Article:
A Craftsman's Journey: Part III

by Midnight Freemasons contributor
Michael Shirley 

Legendary Musician Bill Monroe

That mandolins in general, and the F5 in particular, are associated today primarily with bluegrass music is due entirely to one man: Bill Monroe, the Father of Bluegrass Music, and a member of both the Country Music and Rock and Roll Halls of Fame. Monroe, who was born in rural Kentucky in 1911, had been a professional musician with his brothers since 1929, eventually striking out on his own in 1938, working through several musicians before forming the Blue Grass Boys and landing a spot on the Grand Ole Opry in 1939. With an instrumental lineup of mandolin, guitar, bass, banjo, and fiddle, the Blue Grass Boys were still a country string band, because the style of music they played was less bluesy and driving than it would become. It wasn’t until December 1945, when Monroe hired Earl Scruggs on banjo, that the bluegrass sound came together. Characterized by tight harmonies, driving rhythms, instrumental breaks on mandolin, banjo, and fiddle, and a blues-inflected sound throughout, the Blue Grass Boys lineup of Monroe, Scruggs, Lester Flatt (guitar and vocals), Chubby Wise (fiddle), and Howard Watts (bass) are seen in retrospect as having created a new form of American music. As bluegrass and country legend (and former mandolin prodigy) Ricky Skaggs put it, “I think Bill Monroe's importance to American music is as important as someone like Robert Johnson was to blues, or Louis Armstrong. He was so influential: I think he's probably the only musician that had a whole style of music named after his band.”

True enough. He also inspired generations of musicians to pick up the mandolin, and is arguably entirely responsible for the outrageous price of a Lloyd Loar signed F5. Monroe picked up his 1923 Loar-signed F5 at a Florida barbershop in 1941 for $150 and played it for the rest of his career. It now holds a place of honor in the Country Music Hall of Fame. Were it ever offered for sale, it would likely fetch between one and two million dollars. It is the patient zero of the bluegrass mandolin epidemic.  Everybody who picks wants an F5.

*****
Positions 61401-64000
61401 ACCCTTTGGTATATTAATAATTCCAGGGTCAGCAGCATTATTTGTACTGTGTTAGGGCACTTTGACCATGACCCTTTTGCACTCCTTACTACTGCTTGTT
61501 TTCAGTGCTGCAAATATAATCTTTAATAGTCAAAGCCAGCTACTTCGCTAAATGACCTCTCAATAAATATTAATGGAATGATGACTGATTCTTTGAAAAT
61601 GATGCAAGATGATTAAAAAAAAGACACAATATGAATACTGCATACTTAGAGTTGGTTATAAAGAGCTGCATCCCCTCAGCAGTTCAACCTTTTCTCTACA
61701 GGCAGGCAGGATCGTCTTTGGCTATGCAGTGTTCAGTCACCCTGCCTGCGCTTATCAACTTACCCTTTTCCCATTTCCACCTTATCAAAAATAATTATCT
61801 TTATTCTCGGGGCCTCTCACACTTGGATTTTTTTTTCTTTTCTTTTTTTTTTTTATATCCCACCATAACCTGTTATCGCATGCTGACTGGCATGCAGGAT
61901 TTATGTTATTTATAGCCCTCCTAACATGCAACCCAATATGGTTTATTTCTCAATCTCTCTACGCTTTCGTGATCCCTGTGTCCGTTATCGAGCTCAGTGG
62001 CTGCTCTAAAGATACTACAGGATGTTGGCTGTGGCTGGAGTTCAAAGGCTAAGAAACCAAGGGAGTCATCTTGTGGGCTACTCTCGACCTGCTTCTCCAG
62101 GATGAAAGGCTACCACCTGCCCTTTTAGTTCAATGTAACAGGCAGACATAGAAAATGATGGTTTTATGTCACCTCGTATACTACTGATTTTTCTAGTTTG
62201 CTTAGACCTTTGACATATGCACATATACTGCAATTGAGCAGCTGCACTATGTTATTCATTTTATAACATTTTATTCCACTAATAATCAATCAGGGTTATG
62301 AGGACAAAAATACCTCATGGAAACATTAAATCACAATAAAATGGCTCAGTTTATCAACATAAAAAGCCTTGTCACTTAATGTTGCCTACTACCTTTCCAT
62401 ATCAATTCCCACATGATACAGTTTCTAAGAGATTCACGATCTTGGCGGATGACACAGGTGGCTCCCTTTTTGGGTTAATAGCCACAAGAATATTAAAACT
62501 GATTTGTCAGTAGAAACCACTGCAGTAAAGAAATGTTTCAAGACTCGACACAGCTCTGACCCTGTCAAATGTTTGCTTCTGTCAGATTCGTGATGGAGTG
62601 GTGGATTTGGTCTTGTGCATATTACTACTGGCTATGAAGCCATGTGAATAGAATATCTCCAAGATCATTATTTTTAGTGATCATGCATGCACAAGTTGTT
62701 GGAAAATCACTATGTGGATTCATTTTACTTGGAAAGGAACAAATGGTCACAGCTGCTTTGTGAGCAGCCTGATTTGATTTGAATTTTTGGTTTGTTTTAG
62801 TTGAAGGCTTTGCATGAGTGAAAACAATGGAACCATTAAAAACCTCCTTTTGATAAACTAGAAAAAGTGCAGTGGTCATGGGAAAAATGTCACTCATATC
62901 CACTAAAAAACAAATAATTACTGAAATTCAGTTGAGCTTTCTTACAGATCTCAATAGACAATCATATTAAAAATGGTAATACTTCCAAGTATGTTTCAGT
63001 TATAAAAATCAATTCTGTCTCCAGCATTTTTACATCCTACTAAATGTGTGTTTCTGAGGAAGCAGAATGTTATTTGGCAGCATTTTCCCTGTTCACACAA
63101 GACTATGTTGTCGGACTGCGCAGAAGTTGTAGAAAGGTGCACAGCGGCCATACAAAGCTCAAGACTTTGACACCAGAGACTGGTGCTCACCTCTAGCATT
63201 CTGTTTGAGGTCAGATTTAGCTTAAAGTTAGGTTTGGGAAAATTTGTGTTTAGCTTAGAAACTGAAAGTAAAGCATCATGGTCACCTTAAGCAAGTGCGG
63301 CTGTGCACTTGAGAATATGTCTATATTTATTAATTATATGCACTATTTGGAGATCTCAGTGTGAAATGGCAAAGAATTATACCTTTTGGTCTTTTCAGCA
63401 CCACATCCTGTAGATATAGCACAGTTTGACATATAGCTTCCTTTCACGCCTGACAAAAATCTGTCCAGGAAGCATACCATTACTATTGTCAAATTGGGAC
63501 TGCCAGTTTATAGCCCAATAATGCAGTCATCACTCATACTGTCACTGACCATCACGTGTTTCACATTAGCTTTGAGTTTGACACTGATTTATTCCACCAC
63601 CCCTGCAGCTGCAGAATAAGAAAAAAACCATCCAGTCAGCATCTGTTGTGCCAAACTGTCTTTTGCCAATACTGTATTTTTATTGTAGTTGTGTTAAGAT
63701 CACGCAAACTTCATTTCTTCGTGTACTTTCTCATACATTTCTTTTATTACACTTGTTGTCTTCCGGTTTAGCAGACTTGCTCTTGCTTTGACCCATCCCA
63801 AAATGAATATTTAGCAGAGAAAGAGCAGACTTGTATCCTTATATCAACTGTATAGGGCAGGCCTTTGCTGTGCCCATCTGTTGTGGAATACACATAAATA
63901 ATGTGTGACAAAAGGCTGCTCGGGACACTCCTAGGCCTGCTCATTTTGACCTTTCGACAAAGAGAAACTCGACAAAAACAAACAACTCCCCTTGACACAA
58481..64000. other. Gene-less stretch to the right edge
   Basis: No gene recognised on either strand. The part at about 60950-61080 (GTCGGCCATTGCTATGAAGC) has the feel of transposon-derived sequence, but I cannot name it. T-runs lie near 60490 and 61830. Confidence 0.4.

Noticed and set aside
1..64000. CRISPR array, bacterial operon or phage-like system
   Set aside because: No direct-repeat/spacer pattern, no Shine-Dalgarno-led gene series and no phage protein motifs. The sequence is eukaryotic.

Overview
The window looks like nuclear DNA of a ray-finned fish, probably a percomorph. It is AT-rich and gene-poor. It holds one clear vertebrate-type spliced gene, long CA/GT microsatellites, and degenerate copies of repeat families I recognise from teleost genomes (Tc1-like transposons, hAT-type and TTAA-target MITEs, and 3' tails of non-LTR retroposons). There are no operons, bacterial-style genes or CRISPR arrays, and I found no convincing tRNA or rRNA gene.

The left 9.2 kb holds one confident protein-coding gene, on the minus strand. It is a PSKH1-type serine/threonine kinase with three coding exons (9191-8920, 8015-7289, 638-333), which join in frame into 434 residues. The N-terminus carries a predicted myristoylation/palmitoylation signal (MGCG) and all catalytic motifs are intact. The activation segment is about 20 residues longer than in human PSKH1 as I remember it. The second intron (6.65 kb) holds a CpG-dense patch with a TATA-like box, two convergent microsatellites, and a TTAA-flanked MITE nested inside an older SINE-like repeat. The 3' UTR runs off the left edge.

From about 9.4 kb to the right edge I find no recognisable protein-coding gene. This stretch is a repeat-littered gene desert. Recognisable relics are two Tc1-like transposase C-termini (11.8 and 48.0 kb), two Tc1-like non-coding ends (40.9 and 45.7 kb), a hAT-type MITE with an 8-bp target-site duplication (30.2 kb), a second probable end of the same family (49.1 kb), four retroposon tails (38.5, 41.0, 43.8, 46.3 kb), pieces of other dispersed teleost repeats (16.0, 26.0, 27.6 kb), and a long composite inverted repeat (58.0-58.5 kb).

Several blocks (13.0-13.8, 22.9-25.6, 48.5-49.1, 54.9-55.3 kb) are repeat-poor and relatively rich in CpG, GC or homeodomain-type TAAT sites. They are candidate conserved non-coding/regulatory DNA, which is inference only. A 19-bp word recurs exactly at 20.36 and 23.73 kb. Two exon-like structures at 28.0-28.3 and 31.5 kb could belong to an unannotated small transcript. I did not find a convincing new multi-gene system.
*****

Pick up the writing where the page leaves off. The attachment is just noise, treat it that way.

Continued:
And so did I, although my mandolin chops have rusted over the years. So when Joe Hardwick agreed to make me a Hardwick F5 to my specifications, I was more than a little excited. Some points were easy to figure out: classic look, no outlandish color, no block fingerboard inlays. But what else? What would the headstock inlay be? We had no idea, but figured a look on the internet might give us some clarity. It did.


This is the third installment of Michael Shirley's Mandolin Series.  To be continued….

W.B. Michael H. Shirley is Past Master of Tuscola Lodge No. 332 and Leadership Development Chairman for the Grand Lodge of Illinois. He's also a member of the Illinois Lodge of Research, the Scottish Rite, the York Rite, Eastern Star, and the Tall Cedars of Lebanon. He's also a member of the newly-chartered, Illini High Twelve No. 768 in Urbana-Champaign. The author of several articles on British history, he teaches at Eastern Illinois University.

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